[Editor’s Note: This is the second entry in an eight-part Showcase on new ideas in administrative law theory. The introductory post is available here.]
–Joanna Bell, University of Cambridge
In a thought-provoking blogpost published earlier this year, Richard Kirkham & Elizabeth O’Loughlin made a case for greater systematic study of administrative law issues. Academic commentary on administrative law, the authors argued, often focuses on the subject’s normative dimensions. For Kirkham & O’Loughlin, however, normative research is too often ‘based on highly selective, senior court centred and sometimes inaccurate accounts of real practice.’ The solution, for the authors, lies in ‘greater take-up of deep systematic studies into discrete areas of judicial decision-making.’ There is, in other words, a need for more in-depth analysis of how administrative law issues are dealt with by the courts in particular contexts. The aim is to build up understanding of the day-to-day realities of administrative law adjudication so that commentary more broadly can be better informed.
This short blog post has two aims. The first is to discuss an example which helps to bolster Kirkham & O’Loughlin’s argument for systematic study of administrative law issues. The second is to offer some reflections on the difficulties of undertaking research of this kind.
The Utility of Systematic Study: An Example
In a paper which will be published shortly in the Modern Law Review (an early access version is available here), I offer an analysis based on systematic study of the kind argued for by Kirkham & O’Loughlin. This research seeks to understand the modern realities of review of administrative reason-giving. It is based around an analysis of 119 reasons challenge heard across the five-year period from 2014 to 2018 in the Administrative Court and appellate courts.
I suspect that in the minds of many, review of reason-giving in English and Welsh administrative law constitutes, at best, well-trodden and, at worst, dull intellectual territory. What, after all, is left to be said? We all know that the 1990s saw the courts gradually expand the circumstances in which common law fairness implies a duty to give reasons and that, despite the trajectory of these cases, the English and Welsh courts have since refused to embrace a general common law duty of reason-giving. We are also all surely familiar with the usual critiques of this position. My forthcoming paper, however, shows how systematic study of modern reasons challenges reveals review of reason-giving in England and Wales to be less well-understood, and therefore to pose greater intellectual challenges, than is sometimes assumed. For details, the reader should look to the full paper. What follows is a small snippet of some issues of importance which are revealed by systematic study in this context.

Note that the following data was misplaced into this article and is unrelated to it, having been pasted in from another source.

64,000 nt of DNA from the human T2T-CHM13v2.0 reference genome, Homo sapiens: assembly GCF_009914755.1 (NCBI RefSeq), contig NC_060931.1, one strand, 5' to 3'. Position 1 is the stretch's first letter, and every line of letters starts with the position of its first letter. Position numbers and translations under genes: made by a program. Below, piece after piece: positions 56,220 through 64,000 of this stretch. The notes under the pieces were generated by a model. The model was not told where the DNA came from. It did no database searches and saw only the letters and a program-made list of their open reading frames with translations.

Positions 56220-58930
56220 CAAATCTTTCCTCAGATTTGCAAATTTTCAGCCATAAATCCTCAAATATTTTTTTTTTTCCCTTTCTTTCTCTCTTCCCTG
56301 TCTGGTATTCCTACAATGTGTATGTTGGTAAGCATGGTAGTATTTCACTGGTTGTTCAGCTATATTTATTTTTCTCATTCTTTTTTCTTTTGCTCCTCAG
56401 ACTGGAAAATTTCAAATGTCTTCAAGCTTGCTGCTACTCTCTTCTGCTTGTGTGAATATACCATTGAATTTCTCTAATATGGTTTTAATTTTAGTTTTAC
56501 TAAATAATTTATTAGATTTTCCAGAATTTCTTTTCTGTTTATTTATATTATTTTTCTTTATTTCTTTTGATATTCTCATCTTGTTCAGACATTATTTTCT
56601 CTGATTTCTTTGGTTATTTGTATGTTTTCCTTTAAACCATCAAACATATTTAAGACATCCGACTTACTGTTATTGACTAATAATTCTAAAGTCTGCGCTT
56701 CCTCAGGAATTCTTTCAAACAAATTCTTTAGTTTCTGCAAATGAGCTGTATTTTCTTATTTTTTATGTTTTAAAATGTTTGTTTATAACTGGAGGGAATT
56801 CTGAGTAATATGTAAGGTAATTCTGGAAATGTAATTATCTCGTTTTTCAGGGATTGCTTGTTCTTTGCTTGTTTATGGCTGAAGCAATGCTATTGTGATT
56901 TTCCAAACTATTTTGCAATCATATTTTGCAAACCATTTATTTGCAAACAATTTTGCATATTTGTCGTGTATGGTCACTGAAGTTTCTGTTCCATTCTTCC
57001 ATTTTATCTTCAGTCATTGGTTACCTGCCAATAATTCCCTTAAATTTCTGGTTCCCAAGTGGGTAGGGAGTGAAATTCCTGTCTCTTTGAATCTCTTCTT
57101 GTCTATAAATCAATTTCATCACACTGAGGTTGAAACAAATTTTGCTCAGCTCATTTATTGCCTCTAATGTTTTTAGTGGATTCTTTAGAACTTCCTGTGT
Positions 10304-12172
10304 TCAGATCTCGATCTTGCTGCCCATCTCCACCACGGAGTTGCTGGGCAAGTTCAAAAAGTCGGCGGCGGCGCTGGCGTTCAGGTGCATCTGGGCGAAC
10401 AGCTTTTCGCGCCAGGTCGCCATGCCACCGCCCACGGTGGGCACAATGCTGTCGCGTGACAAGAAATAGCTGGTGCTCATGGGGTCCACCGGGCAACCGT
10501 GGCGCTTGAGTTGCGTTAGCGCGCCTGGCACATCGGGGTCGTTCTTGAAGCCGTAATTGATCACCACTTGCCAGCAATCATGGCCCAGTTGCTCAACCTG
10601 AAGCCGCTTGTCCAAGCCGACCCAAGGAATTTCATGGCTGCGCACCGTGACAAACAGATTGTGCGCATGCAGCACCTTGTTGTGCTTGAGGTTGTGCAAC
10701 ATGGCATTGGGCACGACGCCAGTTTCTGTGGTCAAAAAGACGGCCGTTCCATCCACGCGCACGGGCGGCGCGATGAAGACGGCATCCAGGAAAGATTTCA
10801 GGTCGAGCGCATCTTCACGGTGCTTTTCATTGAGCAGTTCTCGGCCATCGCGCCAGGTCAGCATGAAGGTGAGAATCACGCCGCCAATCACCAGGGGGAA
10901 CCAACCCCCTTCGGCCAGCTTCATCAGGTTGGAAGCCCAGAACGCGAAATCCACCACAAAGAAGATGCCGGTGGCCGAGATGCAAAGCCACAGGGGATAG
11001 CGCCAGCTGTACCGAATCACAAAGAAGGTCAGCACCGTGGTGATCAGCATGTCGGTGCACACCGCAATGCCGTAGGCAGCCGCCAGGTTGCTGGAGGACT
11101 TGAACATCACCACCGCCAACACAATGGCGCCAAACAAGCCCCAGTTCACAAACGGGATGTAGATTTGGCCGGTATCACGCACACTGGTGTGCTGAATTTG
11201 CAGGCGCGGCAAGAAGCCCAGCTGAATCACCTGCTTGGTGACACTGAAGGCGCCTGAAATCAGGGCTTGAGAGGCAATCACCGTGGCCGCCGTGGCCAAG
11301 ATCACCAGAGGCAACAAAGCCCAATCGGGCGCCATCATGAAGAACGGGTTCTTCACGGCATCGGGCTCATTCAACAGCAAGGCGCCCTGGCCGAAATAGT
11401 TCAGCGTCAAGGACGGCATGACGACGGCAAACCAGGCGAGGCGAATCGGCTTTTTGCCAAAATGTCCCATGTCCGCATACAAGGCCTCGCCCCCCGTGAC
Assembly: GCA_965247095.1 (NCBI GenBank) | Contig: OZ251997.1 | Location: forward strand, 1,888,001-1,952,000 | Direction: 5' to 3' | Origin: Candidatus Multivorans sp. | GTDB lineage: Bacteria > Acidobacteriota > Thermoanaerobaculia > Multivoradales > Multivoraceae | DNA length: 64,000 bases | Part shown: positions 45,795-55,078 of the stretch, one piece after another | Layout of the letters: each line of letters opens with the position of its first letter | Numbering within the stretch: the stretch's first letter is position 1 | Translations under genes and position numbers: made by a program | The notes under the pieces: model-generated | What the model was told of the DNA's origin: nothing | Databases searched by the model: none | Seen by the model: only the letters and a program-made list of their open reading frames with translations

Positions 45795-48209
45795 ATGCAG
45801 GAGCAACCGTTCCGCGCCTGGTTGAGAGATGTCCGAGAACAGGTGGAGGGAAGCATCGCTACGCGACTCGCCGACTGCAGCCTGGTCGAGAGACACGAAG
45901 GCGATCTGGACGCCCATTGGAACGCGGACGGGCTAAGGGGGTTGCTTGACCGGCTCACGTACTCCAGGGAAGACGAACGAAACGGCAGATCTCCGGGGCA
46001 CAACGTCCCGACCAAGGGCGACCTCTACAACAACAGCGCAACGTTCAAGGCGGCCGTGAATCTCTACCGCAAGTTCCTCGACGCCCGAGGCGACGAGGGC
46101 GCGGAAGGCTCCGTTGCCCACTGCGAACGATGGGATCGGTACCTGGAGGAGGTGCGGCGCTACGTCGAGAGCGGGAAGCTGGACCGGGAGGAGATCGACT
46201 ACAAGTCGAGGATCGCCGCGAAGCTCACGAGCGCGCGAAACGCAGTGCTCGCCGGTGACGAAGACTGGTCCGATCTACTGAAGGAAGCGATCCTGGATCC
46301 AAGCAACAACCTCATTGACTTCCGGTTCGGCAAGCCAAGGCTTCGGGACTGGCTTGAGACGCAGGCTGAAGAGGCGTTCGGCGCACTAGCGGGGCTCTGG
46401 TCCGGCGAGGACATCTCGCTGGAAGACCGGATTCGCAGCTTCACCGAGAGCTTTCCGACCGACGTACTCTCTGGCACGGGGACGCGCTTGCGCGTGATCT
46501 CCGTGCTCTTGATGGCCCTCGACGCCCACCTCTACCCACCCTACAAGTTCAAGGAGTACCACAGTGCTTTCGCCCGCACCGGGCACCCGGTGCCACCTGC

The classic 1990s cases from which analysis of reason-giving tends to proceed involved similar fact patterns. In the famous cases of R v Civil Service Board, ex parte Cunningham  4 All ER 310 and R v Secretary of State for the Home Department, ex parte Doody  1 AC 531, for instance, an administrative decision-maker had informed an affected individual of a decision and refused to provide any information whatever about how that decision had been reached. The question for the court, therefore, was whether the decision-maker ought to be able to insist on absolute silence towards that individual. Academic literature has grappled with this question in detail and often.